Resistors and other electronic parts are rated to be within a certain percent of the specified value. A 1000 ohm resistor with a ±10% tolerance could have an actual value between 900 and 1100 ohms. So what’s the actual range of values in a bunch of resistors? Due to manufacturing techniques, it might not be what you expect:
A 10% carbon-composition resistor is made in a somewhat slipshod manner. The manufacturer tries to get it right, but some of the variables are just too difficult to control. They make up a batch, test them all, and then throw away the bad ones. What’s left is a distribution of values truncated on either side at the ±10% limits. The other main feature of the distribution is the big gap-toothed section in the middle. That’s where they pulled out all the good parts and sold them at a higher price with a ±5% tolerance. How else do you think they make 5% resistors?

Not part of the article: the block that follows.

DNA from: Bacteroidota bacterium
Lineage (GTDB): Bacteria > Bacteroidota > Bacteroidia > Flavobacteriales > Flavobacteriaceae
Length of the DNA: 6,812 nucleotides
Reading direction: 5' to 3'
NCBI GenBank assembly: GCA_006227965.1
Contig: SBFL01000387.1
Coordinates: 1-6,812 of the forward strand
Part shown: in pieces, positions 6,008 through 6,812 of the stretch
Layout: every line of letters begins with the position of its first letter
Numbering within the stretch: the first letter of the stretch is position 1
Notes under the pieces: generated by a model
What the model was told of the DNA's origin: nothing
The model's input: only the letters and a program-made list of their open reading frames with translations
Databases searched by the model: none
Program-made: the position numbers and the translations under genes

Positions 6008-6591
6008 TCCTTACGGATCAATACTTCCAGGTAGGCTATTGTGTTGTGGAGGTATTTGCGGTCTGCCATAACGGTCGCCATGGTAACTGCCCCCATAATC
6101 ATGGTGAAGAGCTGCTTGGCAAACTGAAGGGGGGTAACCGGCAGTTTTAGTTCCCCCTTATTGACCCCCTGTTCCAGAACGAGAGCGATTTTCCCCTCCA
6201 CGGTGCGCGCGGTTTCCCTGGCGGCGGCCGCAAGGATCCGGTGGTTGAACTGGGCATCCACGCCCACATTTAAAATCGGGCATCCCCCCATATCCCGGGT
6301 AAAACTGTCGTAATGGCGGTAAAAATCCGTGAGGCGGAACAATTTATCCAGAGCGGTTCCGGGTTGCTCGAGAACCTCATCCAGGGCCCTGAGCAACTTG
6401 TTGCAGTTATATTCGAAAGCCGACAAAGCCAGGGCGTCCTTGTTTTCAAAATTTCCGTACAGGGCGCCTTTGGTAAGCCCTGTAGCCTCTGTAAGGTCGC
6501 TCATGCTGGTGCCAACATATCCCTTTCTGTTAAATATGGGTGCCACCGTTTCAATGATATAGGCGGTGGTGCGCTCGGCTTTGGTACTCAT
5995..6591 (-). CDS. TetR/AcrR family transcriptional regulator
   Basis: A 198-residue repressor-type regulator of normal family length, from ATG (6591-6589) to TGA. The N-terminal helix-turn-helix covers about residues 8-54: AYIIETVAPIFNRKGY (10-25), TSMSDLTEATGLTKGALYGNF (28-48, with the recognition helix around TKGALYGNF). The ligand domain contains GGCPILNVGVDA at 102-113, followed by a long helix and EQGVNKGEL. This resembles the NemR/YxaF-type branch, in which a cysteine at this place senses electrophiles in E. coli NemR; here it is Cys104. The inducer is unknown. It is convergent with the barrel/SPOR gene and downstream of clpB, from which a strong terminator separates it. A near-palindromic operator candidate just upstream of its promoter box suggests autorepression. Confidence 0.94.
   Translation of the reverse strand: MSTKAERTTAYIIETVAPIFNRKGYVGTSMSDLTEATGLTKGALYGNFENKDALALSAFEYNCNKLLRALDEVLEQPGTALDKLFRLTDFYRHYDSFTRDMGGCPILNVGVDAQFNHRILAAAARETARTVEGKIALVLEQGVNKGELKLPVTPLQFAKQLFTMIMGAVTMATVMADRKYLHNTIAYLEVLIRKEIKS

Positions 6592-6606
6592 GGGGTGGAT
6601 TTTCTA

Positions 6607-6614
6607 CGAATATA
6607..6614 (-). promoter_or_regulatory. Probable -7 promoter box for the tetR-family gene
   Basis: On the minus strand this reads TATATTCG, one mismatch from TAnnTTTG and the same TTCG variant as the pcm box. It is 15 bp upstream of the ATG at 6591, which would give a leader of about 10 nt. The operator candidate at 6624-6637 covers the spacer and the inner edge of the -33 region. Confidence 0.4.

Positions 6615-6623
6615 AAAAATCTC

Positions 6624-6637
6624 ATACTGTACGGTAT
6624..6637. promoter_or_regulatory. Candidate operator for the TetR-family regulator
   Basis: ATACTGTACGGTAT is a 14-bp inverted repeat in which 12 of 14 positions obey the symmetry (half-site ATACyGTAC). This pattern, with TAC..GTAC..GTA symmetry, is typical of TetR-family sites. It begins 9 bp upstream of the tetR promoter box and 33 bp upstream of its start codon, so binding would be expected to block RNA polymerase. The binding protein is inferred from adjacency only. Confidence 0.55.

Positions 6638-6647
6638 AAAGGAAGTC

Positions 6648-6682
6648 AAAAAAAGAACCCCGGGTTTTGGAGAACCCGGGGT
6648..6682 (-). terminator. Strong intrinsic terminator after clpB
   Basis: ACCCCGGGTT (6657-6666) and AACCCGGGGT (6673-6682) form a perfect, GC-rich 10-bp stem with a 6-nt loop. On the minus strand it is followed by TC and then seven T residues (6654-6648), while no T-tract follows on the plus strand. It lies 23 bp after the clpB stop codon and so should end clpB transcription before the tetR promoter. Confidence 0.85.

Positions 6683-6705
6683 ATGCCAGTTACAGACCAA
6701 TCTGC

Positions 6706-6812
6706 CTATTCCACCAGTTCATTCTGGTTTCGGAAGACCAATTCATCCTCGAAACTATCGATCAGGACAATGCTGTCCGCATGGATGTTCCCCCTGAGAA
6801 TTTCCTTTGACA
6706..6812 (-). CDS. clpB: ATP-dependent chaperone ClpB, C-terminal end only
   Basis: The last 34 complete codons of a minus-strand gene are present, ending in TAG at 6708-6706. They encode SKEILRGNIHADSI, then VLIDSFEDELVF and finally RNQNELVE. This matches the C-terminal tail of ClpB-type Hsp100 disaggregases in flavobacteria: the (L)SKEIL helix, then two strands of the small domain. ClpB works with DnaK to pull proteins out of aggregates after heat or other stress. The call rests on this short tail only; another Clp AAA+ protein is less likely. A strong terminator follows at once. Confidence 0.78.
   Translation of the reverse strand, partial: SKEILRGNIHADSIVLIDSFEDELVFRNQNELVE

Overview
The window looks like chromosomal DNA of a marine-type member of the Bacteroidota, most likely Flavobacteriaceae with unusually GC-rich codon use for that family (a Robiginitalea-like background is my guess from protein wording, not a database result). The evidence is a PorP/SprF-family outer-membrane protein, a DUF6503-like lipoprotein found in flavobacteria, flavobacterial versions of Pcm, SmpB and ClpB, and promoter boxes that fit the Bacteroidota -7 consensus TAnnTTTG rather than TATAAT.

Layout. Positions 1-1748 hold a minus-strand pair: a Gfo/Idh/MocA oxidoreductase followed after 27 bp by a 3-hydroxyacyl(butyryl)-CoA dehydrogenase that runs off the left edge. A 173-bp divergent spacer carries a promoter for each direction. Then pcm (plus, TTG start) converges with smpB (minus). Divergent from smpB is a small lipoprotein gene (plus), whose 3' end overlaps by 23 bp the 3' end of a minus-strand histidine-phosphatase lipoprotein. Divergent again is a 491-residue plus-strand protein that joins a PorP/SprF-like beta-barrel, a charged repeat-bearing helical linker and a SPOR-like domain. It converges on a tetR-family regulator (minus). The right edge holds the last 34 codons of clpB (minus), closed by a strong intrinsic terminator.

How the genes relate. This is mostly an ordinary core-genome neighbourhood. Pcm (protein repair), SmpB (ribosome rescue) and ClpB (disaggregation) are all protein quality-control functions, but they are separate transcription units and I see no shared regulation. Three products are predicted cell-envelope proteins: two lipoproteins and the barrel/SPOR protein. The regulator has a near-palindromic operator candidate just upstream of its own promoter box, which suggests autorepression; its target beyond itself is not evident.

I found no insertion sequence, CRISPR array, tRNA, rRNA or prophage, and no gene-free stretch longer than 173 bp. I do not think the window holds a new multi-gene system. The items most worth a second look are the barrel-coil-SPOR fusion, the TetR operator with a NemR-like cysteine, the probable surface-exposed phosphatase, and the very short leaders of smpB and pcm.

The actual value of a 1000 ohm 10% resistor is usually between 900-950 ohms or 1050-1100 ohms. There will probably be none in the 950-1050 range, they were removed and sold as 5% resistors.